Description: Over the last two decades the share of national income which accrues to labour has followed a marked downward trend across a host of industrialised countries. This paper attempts to assess the importance of several potential causes of this phenomenon. We investigate compositional effects, the effect of declining trade costs, changes in the market structure (concentration) and the effect of low-wage competition between countries. Overall, the findings suggest that lower trade costs and factors related to economic integration such as industry concentration, the market power of firms and increased international low-wage competition indeed affect the labour share. However, their effect has been quite limited when compared to changes in the sectoral composition, the effects of technological change, cyclical factors and changes in the prices of intfirmediary goods.
    Keywords: J30 ; E25 ; ddc:330 ; factor shares ; globalisation ; Wirtschaftsintegration ; Internationaler Wettbewerb ; Lohnquote ; Transportkosten ; Marktstruktur ; Dekompositionsverfahren ; EU-Staaten
    Repository Name: EconStor: OA server of the German National Library of Economics - Leibniz Information Centre for Economics
    Language: English
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  • 5
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    Leuven: Katholieke Universiteit Leuven, LICOS Centre for Transition Economics
    Publication Date: 2019-02-04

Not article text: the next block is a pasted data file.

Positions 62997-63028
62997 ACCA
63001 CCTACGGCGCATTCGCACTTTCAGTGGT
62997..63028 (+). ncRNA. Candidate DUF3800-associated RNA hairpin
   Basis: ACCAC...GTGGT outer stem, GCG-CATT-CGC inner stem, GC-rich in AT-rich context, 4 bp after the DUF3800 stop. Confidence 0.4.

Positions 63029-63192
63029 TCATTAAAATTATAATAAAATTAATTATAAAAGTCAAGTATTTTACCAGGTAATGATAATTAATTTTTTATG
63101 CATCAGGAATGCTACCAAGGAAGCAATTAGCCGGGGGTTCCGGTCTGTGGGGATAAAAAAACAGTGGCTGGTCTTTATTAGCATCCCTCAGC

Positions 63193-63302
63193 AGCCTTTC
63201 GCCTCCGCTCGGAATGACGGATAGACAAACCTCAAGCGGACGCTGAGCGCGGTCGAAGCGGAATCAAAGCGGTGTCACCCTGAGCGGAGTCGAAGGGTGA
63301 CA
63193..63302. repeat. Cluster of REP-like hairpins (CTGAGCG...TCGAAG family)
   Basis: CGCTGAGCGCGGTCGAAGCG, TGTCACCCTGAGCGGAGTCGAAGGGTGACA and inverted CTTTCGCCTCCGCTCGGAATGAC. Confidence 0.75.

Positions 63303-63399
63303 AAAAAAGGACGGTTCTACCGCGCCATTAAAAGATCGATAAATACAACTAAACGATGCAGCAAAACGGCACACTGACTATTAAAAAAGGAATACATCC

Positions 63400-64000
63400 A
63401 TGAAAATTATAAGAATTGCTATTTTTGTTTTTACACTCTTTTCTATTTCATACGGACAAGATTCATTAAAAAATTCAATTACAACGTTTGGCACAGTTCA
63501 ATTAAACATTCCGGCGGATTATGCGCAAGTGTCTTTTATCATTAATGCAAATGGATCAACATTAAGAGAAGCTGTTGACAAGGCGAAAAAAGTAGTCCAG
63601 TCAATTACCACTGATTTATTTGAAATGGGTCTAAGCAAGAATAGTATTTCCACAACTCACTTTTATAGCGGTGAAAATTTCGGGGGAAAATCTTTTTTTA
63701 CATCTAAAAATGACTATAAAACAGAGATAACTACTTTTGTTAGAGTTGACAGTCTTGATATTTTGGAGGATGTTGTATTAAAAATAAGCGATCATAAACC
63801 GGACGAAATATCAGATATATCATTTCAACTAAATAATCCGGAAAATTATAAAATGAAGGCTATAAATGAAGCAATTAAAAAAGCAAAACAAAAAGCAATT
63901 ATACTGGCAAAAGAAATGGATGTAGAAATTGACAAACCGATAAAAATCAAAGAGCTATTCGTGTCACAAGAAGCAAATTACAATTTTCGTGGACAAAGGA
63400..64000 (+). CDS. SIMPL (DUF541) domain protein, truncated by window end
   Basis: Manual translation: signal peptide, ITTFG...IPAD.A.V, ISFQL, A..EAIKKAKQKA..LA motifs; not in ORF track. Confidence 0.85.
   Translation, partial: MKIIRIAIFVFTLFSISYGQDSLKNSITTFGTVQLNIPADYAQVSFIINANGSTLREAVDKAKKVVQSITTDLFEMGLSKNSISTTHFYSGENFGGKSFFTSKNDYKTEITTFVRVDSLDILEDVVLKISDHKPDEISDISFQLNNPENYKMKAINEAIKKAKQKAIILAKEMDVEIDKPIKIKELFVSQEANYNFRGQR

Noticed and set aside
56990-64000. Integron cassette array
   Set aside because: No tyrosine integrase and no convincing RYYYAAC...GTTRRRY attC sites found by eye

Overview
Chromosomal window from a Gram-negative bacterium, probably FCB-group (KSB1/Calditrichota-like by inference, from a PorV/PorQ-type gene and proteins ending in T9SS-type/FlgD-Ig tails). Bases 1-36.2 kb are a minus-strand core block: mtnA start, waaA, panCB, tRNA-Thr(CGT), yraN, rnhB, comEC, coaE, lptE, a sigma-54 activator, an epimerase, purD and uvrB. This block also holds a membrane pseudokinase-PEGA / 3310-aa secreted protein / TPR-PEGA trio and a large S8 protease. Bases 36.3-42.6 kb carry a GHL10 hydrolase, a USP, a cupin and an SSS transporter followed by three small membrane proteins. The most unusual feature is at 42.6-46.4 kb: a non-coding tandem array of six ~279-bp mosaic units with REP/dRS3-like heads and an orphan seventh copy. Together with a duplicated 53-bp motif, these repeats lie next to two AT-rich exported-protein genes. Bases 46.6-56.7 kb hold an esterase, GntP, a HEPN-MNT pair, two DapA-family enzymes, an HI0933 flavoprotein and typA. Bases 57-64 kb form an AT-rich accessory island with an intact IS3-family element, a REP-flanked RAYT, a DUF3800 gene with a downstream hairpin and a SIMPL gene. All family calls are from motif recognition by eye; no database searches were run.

Description: This paper looks at how increasing economic integration affects wage bargaining between unions and firms if firms are internationally mobile. Using a simple NEG model we find that if firms are perfectly mobile, countries are sufficiently symmetric and wages are bargained over at the firm level they are set on the competitive level. For a more centralised bargaining scheme wage demands are made even if firms can perfectly threat to relocate. If countries are asymmetric full agglomeration becomes possible and rent-sharing between unions and firms then occurs as unions are able to appropriate part of the agglomeration rents in firm of higher wages. As agglomeration rents are a hump-shaped function of trade freeness in the larger country this implies the same non-monotonic relationship between wages and the level of trade freeness. We then investigate the case where wage bargaining takes place sequentially in each country. The comparative statics of the international Nash-equilibrium in wages show increased international economic integration only leads to tighter international wage competition if countries are sufficiently symmetric. For the asymmetric case the comparative advantage and relative size of the country detfirmine whether and how economic integration leads to lower wages.